My weblog ELECTRON BLUE, which concentrated on science and mathematics, ran from 2004-2008. It is no longer being updated. My current blog, which is more art-related, is here.
Thu, 25 Mar, 2004
This Means Something
In trigonometry, I'm now working on angle addition and subtraction formulas, double-angle formulas, and half-angle formulas, along with their various identities and problems involving their interrelations. This is classic trig, and if I were a True Mathematician I'd probably find it entertaining just for the endless recombination of pattern and re-statement. I'm not true enough, then, because I find it truly tedious. Not only that, I keep wondering what all this stuff is for.
OK, I know, I'm not supposed to ask "what things are for" in mathematics, that's gauche. As the math mantra goes, "It will be revealed to me as my studies progress." But I can't help asking this simpleminded question: what's the point of finding the sine/cosine of the half-angle using elaborate half-angle equivalency formulas, when you already know the whole angle and could just look up the results in the table at the back of the book, let alone using your pocket calculator? There must be some importance to these calculations and formulas, otherwise the book wouldn't spend so much time and space on them. I just don't know what they are yet.
Many years ago, a certain group of people (science fiction fans, I admit it), enjoyed watching a short film called "Closet Cases of the Nerd Kind," made in 1980 as a parody of Spielberg's CLOSE ENCOUNTERS OF THE THIRD KIND (1977). I have seen it more than once, with much hilarity; in fact it is one of the funniest short films I've ever seen. (You can find a ridiculously expensive "official" video of the film and a short description at this site.)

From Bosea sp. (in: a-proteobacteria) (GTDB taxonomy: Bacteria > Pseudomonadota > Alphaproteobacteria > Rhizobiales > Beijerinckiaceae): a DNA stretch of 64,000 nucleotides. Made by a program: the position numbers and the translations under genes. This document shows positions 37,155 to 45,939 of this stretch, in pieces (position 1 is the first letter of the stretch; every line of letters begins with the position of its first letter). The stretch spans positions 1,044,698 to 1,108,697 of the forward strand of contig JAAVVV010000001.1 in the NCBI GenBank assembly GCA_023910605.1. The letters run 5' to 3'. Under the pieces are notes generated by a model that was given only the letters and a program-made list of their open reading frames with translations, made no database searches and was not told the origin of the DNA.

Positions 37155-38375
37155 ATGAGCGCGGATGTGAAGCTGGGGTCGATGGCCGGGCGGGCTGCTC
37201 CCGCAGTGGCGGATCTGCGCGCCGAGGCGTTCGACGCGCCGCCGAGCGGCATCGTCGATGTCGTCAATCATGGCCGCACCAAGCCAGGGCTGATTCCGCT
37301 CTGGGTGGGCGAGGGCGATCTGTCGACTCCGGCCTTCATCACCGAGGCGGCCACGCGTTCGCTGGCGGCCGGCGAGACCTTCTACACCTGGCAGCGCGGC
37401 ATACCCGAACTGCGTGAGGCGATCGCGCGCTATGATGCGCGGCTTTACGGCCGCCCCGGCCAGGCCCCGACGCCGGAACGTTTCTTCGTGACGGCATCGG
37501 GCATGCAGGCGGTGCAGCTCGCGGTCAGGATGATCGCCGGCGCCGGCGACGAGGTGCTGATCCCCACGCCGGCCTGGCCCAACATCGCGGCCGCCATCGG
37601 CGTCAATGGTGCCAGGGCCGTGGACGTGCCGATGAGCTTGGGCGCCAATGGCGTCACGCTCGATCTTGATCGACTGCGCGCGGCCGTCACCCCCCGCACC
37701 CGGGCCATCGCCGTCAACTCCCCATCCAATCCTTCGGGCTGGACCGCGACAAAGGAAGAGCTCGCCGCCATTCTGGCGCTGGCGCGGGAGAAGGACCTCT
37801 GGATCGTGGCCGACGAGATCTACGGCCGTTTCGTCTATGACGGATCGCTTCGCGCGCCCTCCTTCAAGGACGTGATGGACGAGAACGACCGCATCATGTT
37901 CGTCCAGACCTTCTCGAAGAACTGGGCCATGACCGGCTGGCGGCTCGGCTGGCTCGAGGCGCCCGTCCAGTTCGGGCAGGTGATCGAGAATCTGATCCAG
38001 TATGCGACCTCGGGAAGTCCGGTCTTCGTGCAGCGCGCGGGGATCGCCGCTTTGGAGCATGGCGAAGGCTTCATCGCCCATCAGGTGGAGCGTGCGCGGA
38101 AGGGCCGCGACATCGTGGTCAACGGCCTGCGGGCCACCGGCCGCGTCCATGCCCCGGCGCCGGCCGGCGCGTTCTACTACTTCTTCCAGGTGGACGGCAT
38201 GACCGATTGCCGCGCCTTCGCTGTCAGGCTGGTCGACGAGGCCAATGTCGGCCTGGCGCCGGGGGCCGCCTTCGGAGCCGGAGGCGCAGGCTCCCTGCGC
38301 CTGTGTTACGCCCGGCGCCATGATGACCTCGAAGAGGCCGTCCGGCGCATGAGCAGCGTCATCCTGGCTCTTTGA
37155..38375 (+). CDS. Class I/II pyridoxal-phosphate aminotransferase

In the film, the character parodying Richard Dreyfuss repeatedly sculpts mysterious forms with gushy substances like whipped cream, mashed potatoes, and shaving cream. He is receiving mystical visions of alien arrivals, but he doesn't know what they are yet. As he contemplates yet another skwushy disc-shaped sculpture in his hand, he almost reaches a moment of enlightenment, and he says, "This MEANS something." And then, before he says more, his hand automatically slaps the skwushy pie into his face.
This is how I feel with these trigonometric formulas. These malleable, squeezable sets of numbers squish around on my math paper, Pythagorizing themselves and inverting themselves and sometimes melting away to a single expression. They have long since ceased to resemble hard-edged triangles or configurations of ships and lighthouses. Somewhere out there in math and physicsland, these things are important. But right now, I'm there with the Nerd Kind, contemplating the whipped-cream form before me, trying to solve problem after problem ("Prove that cos2x = cos4x — sin4x.") The ever-helpful Schaum's suggests using the "difference of squares" to deconstruct this, which melts it right away. But then there's another problem, and then another. I stare at it. This means something. The mathematical pie in the face is coming, and I know that it is calculus.
Posted at 2:47 am | link